Conversion of open spaces, such as wetlands and woodlands, to other land uses continues to be widespread, especially in places experiencing rapid population growth. In terms of forestland alone, approximately 10 million acres of land in the U.S. were developed from 1982 to 1997, and an additional 26 million acres are projected to be developed by 2030. Disturbances caused by sprawl cause ecosystems to function differently, resulting in changes in the system’s capacity to provide goods, services, and resilience. 

Green and blue areas bring character, charm, and definition to neighborhoods, whether urban, suburban, exurban (outside the suburbs), or rural. Open spaces also define the outer borders of an urban area, helping to contain sprawl. Open space provides a welcome contrast from dense urban development. Through placemaking, or the deliberate shaping of place to facilitate social interaction, open space becomes a form of green infrastructure, influencing the form and character of a neighborhood, community, or metropolitan region.

 

What You Can Do

Open spaces are socially valued public and private landscapes and waterscapes in a community. Talk to your neighbors about your community’s identity. Discuss the importance of open space as it relates to quality of life, as well as collective needs and opportunities. The conversation should focus on immediate versus future needs, including the production of economic capital versus cultural and environmental capital.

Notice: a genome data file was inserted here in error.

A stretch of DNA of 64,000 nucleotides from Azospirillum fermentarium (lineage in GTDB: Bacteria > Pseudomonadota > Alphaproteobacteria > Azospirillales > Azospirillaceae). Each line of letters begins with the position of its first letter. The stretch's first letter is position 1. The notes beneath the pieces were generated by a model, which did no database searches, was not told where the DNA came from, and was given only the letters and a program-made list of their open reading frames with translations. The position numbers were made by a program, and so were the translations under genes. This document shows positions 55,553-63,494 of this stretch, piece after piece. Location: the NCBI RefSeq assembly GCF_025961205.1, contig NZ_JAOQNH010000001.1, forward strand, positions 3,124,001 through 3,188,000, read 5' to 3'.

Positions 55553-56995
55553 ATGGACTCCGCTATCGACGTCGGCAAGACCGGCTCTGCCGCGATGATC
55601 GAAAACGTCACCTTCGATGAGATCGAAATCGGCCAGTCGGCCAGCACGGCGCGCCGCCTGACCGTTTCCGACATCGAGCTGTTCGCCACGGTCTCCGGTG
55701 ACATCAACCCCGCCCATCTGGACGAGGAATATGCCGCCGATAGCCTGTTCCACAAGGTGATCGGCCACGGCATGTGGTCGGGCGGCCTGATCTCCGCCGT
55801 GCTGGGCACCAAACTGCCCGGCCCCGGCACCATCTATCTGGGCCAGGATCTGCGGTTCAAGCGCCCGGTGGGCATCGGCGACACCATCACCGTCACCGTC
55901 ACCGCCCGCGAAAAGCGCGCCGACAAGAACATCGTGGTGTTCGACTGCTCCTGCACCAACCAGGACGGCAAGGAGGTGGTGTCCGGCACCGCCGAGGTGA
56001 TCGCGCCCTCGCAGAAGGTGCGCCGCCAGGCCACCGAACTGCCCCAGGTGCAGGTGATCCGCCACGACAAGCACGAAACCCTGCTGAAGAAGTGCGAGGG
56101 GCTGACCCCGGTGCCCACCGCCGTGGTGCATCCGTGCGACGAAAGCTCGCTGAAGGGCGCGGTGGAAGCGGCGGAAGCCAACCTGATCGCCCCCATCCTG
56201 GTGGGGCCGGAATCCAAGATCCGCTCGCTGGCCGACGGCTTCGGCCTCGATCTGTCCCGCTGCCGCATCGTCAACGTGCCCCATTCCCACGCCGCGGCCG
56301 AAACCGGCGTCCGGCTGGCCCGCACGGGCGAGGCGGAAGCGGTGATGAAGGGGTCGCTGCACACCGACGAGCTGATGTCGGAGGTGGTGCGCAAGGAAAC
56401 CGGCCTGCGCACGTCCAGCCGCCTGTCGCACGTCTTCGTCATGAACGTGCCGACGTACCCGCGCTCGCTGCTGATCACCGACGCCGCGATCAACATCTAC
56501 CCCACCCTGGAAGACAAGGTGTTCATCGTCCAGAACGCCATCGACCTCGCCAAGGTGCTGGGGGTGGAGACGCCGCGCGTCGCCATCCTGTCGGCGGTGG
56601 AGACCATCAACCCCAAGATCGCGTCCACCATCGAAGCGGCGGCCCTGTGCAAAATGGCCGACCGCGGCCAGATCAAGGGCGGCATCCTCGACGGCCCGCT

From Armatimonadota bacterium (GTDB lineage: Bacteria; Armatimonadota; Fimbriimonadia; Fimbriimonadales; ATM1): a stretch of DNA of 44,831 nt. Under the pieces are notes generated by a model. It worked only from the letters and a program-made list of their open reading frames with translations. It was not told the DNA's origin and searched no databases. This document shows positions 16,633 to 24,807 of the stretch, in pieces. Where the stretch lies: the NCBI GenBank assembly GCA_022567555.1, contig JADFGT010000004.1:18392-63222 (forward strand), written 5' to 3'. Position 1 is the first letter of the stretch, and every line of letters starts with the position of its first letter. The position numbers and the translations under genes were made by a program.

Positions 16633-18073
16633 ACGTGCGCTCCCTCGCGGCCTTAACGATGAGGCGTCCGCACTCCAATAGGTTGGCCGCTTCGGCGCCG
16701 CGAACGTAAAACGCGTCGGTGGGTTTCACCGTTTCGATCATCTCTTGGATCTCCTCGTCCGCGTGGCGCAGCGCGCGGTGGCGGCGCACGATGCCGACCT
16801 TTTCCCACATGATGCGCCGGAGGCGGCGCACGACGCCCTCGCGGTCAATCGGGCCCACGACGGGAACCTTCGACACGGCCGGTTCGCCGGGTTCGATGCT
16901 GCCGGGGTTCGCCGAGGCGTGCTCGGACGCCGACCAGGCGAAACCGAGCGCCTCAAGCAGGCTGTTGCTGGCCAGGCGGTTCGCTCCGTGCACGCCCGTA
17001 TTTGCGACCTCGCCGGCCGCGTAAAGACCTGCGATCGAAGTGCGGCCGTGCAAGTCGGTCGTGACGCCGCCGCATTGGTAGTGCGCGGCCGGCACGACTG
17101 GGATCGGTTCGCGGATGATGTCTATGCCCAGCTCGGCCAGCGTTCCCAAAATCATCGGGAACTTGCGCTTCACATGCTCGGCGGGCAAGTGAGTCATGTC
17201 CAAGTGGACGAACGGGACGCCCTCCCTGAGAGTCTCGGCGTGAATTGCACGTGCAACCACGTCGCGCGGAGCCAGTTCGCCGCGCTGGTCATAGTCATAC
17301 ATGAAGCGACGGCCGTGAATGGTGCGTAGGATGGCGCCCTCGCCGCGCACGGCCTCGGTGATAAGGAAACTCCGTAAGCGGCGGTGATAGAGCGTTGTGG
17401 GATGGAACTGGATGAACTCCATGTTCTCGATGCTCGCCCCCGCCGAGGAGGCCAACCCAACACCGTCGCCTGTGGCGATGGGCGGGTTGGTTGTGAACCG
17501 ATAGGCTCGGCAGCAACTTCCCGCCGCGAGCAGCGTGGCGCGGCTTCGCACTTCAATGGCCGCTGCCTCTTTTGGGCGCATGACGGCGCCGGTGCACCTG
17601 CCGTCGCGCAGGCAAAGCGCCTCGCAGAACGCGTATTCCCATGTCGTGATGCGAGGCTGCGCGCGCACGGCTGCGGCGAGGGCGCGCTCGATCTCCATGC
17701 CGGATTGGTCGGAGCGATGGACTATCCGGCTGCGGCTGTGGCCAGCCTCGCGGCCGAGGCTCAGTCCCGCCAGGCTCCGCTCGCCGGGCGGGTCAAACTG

Ask community members how they feel about the pace and intensity of development. Ask if parents desire more open places for their children to play and experience nature. Find out if people think there is enough open space, if it is sufficiently dispersed relative to where residents live, and if it is of acceptable quality.

After hearing from the community, speak with elected officials and city planners. Use social media and open channels of communication to bring the issue to the table. Remind decision-makers of the importance of open space to the community. Ask them to seriously consider increasing open space preservation mechanisms such as conservation easements, zoning, landscape/tree ordinances, green communities, land banking, and green corridors. Planning is a necessity if the community wants open space.

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Publication 3145 (POD-11-17)

By Ram Dahal, PhD student, Forestry; Jason Gordon, PhD, Associate Extension Professor, Forestry; and Robert Grala, PhD, Professor, Forestry

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Authors

Associate Extension Professor
Community Forestry Participatory Natural Resources Management Private Forest Landowner Education

Your Extension Experts

Extension Associate III
Forestry, Title 3
Extension Professor
Forestry, Commercial, Urban
Associate Extension Professor
Community Forestry Participatory Natural Resources Management Private Forest Landowner Education
Extension/Research Professor
Agroforestry, Christmas trees, GIS, forest soils, pine silviculture
Extension Associate III